There are always a number of documents that need to be signed when buying or selling a property. The signing of the contract is only the first legal step in any property transaction.
Throughout a typical conveyance, Buyers will be responsible for signing at least transfer duty concession or declaration forms and mortgage documents and Sellers will be responsible for signing the transfer of land documents. These are formal legal documents that need to be signed witnessed by a qualified witness.
In Queensland, a qualified witness means a justice of the peace, commissioner for declarations or Australian legal practitioner. However, the definition of a qualified witness changes considerably when the Buyer or Seller is overseas.
At Preston Law, we often encounter Buyers or Sellers who are traveling for work or holidaying overseas at the time of their sale or purchase. This can significantly complicate the process for signing and witnessing the documents required to complete the conveyancing process.
- The Queensland Land Titles Registrar requires that an instrument or document executed by an individual outside Australia is witnessed by:
- An Australian Consular Officer or authorized employee of the Commonwealth; or
- A competent officer as defined under the Defence Force Regulation 1952 (Cth); or
- A notary public; or
- An Australian Legal Practitioner; or
- An Australian Lawyer; or
- A New Zealand Lawyers (i.e. a solicitor, barrister or barrister and solicitor); or
- Another person approved by the Registrar
Part 60 of the Land Title Practice Manual (Queensland) explains the process for having legal documents witnessed outside Australia. There are different forms for different types of qualified witnesses and a detailed process for completing the Overseas Witnessing forms.
Where possible we always encourage our clients to sign all documents in Australia prior to traveling overseas. Whilst Queensland Justices of the Peace and Commissioners for Declarations volunteer to serve the public by signing documents that need a qualified witness, an Australian Consulate Officer of Notary Public can charge in the hundreds of dollars. Original copies of all the above documents then need to be sent back to Australia prior to the settlement date, which can then result in costly overseas postal fees.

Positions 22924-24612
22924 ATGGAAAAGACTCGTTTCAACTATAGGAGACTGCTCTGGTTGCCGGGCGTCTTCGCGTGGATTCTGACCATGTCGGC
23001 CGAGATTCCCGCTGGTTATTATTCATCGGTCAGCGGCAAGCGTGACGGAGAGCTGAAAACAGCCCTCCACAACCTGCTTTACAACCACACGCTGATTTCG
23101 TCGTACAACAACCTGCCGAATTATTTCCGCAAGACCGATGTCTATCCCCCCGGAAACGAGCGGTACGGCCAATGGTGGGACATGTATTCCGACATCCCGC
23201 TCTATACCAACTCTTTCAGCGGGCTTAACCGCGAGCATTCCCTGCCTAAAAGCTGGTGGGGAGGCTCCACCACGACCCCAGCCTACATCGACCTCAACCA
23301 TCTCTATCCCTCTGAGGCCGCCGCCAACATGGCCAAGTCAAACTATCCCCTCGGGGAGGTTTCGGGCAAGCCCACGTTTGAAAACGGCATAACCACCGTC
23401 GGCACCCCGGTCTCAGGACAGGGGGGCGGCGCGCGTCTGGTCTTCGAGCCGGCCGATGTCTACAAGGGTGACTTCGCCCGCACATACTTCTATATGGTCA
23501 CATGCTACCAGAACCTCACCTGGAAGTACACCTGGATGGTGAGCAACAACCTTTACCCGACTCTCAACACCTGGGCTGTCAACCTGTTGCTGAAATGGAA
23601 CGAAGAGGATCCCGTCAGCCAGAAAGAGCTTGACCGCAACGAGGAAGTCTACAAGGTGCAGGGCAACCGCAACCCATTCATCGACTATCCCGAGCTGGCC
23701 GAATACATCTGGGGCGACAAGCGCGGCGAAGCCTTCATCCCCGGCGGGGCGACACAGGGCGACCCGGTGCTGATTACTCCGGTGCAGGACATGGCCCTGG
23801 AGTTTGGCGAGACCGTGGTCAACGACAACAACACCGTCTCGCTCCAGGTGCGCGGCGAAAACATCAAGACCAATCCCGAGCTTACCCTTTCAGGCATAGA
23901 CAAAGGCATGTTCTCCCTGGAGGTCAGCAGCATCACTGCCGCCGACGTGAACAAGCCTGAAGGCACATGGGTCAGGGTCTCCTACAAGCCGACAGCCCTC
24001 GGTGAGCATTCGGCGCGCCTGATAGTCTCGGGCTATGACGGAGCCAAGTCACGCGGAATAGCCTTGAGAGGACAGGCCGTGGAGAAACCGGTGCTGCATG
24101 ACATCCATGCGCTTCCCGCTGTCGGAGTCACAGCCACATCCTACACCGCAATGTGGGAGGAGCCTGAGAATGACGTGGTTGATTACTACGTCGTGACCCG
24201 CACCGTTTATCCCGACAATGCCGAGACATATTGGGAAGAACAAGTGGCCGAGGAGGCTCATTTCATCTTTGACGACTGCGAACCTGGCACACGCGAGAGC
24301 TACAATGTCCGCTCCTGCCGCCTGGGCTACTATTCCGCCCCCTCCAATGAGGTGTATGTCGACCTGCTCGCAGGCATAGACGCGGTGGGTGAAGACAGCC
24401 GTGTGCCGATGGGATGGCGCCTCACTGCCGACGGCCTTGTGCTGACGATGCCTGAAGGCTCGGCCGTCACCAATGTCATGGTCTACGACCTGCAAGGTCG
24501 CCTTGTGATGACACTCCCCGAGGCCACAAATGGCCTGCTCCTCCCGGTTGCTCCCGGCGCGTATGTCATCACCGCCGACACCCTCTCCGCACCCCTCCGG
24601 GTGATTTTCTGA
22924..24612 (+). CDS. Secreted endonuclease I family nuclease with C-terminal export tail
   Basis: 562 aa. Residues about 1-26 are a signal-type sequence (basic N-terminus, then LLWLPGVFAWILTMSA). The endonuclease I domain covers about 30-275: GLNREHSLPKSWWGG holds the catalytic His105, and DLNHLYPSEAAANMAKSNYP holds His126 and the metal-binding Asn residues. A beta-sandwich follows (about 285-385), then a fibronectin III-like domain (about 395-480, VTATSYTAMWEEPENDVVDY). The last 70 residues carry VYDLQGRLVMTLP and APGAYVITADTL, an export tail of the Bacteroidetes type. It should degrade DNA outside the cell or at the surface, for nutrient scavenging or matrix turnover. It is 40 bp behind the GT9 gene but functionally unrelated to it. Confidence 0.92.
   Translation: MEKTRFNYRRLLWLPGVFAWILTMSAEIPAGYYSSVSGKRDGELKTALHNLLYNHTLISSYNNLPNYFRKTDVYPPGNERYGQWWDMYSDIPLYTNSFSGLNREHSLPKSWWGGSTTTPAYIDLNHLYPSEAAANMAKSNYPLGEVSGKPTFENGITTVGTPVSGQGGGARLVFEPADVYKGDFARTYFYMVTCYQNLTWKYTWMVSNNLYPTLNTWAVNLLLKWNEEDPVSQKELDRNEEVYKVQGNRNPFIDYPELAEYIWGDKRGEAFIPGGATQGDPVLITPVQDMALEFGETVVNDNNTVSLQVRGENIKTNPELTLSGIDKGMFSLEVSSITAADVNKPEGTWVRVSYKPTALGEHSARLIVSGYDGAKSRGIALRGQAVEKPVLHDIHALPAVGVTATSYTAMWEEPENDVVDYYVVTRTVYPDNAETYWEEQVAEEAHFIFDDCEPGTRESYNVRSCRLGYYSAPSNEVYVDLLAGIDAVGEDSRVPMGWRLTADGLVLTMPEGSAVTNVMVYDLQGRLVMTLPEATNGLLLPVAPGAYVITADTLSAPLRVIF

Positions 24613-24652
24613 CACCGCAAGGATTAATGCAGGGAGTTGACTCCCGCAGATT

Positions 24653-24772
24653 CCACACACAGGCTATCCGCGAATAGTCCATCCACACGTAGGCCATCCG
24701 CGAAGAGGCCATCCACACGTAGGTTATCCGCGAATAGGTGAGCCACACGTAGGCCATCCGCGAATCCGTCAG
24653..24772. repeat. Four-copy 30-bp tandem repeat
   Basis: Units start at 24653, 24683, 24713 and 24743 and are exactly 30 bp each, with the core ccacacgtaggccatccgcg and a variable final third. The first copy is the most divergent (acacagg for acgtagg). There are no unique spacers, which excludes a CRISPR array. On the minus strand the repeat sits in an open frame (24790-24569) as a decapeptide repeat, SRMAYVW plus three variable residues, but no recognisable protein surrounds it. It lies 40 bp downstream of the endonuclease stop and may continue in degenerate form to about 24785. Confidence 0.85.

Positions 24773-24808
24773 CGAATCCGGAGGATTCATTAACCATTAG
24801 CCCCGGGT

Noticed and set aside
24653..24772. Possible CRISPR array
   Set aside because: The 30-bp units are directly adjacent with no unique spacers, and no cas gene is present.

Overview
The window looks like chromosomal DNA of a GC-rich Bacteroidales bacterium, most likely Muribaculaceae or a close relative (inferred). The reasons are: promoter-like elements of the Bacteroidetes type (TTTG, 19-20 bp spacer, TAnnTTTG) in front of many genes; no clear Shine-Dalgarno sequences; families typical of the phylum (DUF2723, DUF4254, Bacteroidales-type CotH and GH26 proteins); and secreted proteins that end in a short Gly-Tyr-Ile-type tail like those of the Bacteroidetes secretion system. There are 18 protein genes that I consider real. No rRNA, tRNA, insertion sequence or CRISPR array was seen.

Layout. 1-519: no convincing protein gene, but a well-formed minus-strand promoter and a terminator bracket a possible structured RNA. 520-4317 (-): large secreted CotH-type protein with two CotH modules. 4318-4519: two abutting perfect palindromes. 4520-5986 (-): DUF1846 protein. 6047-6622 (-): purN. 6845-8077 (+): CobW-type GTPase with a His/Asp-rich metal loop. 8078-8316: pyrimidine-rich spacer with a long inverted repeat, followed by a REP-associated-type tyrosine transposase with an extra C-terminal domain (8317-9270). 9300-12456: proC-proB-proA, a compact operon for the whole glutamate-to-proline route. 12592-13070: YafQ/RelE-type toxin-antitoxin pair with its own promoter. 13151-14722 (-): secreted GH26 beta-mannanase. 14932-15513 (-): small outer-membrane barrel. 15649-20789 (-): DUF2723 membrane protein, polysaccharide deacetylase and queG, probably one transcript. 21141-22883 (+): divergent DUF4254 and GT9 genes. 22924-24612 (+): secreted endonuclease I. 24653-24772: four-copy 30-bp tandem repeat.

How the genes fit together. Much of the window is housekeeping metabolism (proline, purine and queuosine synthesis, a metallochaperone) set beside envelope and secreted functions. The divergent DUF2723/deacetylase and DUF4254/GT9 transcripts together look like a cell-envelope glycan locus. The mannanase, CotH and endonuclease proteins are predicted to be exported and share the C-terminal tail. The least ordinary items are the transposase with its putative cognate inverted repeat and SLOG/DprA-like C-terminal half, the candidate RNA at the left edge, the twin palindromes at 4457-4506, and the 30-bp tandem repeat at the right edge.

The Overseas Witnessing requirements also have a number of very particular rules. It is not uncommon to receive documents back that have been incorrectly witnesses. Examples of incorrectly witnessed documents can include where the handwriting of the witnessing officer changes halfway through the form (because a secretary or assistance has completed part of the document), or where the witnessing officer has not witnessed a sufficient amount of ID to satisfy the registry requirements – a witnessing officer is required to site and certify copies of at least one Australian Passport or foreign passport, plus Australian drivers licence or Photo Card, plus change of name or marriage certificate if necessary for persons who are Australian citizens or residents.
It is not uncommon for clients to be traveling or visiting overseas when completing their conveyancing sale or purchase. Where we are told that a client will be traveling overseas, we will make every effort to ensure that the documents can be signed in Australia. When we know that a client is going to be overseas, we can generally rewire the contract to work around the inconvenience of having particular documents witnessed overseas. It is important that clients notify their Conveyancer as early as possible if you are intending to be overseas during your conveyancing sale or purchase.
If you do need any help with the with any property transactions, Cairns Conveyancing Solicitors offers a range of services. We are based in Cairns but offer our services all over Queensland. Please call 07 4052 0777 for all your conveyancing needs.